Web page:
Memory issue

I have a robot with 12 servos. I have implemented a function move( ) which takes 12 inputs and is designed to move the servos to the 12 input angles smoothly. I have tested this function extensively and it works well when called once.

I would like to write a program that calls this move function repeatedly in the loop section, in order to move the servos through a sequence of positions indexed by 12-dimensional vectors. This works for a small number of calls, but when I call the move function more than about 8 or 9 times it starts to fail and gives inconsistent results.

I believe the issue is that Arduino is running out of SRAM. I have tried to use the PROGMEM function to record the list of 12-dimensional vectors in program memory. Then I tried to set up 12 buffers in the loop and to successively set the buffers to a vector from program memory in the following way.

strcpy_P(buffer1, (char *)pgm_read_word(&(v9[0])))

This would be the code setting the first buffer to the 9th vector. When I do this and Serial.println the buffers it gives the correct values. However, it does not feed them correctly to the move function and again I get inconsistent results.

I would appreciate advice on the correct way to import data from the program memory without exhausting the SRAM as is apparently happening with my code.

Please post your code; please use code tags when doing so.

It's my understanding that you copy everything from PROGMEM to RAM in loop(); in which case you defeat the purpose of using PROGMEM. You should copy one 'vector' from PROGMEM to RAM, use it, copy the next 'vector' to the same variable and use it etc.

Do the values to be written to the servos change in a regular or predictable way ?

I’ll get Ouija board ready

Ouija board

A new Arduino product ? :slight_smile:

Simple, user-friendly interface, and very good for remote debugging.

Memory issues are nothing you cant is usually you trying to fit something over the size into somewhere... So following Informations are required please:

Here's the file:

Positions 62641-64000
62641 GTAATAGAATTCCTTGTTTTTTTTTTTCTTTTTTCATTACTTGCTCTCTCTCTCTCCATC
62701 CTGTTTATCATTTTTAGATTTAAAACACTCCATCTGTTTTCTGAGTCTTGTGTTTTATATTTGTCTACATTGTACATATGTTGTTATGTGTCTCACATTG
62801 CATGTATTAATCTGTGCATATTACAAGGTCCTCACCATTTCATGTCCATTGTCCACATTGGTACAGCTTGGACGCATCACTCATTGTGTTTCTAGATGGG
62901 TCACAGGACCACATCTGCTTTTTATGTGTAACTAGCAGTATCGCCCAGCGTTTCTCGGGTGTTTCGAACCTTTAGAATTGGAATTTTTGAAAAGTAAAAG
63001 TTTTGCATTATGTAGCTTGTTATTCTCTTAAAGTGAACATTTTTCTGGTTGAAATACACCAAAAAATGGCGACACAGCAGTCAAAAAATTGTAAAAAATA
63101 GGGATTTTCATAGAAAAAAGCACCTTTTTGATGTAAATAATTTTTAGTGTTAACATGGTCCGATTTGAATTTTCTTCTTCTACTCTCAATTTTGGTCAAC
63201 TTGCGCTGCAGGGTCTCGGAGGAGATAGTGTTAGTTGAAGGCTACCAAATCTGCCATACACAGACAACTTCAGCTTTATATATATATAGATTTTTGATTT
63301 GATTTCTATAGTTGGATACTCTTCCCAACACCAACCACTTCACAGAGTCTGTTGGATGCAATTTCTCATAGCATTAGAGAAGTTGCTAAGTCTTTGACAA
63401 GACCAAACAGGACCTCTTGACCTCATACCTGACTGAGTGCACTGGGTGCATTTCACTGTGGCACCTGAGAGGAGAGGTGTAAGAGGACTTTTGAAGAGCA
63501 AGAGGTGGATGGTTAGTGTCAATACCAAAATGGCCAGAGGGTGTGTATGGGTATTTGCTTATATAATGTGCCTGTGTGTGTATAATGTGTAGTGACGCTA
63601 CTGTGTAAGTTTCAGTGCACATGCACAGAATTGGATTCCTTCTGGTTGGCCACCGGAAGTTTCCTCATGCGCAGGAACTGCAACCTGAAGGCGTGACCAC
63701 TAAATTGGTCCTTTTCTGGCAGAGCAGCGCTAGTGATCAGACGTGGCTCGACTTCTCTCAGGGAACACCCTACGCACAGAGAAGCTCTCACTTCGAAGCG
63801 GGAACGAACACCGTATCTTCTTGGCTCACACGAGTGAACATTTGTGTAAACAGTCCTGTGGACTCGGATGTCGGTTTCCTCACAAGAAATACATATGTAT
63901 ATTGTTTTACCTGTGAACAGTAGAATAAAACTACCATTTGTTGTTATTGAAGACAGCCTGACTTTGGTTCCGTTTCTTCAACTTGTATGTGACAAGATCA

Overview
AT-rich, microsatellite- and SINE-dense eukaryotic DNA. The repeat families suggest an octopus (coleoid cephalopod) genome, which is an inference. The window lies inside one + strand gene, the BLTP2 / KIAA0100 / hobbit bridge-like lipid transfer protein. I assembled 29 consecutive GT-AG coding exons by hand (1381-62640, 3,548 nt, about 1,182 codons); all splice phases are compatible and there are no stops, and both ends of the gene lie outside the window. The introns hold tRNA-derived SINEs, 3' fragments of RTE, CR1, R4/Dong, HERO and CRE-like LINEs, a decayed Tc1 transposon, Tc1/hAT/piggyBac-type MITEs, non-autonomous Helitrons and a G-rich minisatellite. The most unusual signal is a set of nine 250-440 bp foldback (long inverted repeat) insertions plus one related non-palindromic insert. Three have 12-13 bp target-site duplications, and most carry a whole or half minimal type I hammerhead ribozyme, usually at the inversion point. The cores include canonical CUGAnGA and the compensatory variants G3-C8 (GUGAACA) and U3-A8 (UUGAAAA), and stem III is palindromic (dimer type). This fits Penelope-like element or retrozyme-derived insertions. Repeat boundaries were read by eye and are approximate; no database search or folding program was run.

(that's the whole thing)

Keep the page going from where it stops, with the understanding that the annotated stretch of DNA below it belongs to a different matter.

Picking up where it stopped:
• your 12dimensional array... How large is it? And which data type does it have?
  • your arduino board Model (it Makes a huge difference if you are using Uno or mega f.e)
  • your Code.
  • and most importantly when dealing with servos: how Do you connect them to your Board...

And Ouija boards never runs out of battery :)


Here is my code. It is too long to fit in the post. It is very simple, it is long just because many things have to be repeated twelve times.

This code produces the output 140 170 on the serial monitor. From this we can see that it is not an issue with the mechanics of the servos, as this is the wrong result on the serial monitor.

The servos do not change in a regular of predictable way when I vary the input angles.

I am trying to run this on an Arduino Nano. It may be that this code is simply too complicated to run on the Nano.

It is very simple, it is long just because many things have to be repeated twelve times.

perfect opportunity to learn how to use arrays…

this should raise a warning in the compiler

  const int max2U = max(max2U, change2U);

as max2U is definitely not defined at that stage. Is this correct or should that read

const int max2U = max(max2M, change2U);

to be similar to the others?

the code as indented with random blank lines

for (counter = 1; counter <= maxchange; counter++)


    // update leg1U

    if (change1U > 0) {

      int mod1U; mod1U = maxchange / change1U;

      if (
        (a1U > &&
          counter % mod1U
          == 0

        leg1U.write( + 1);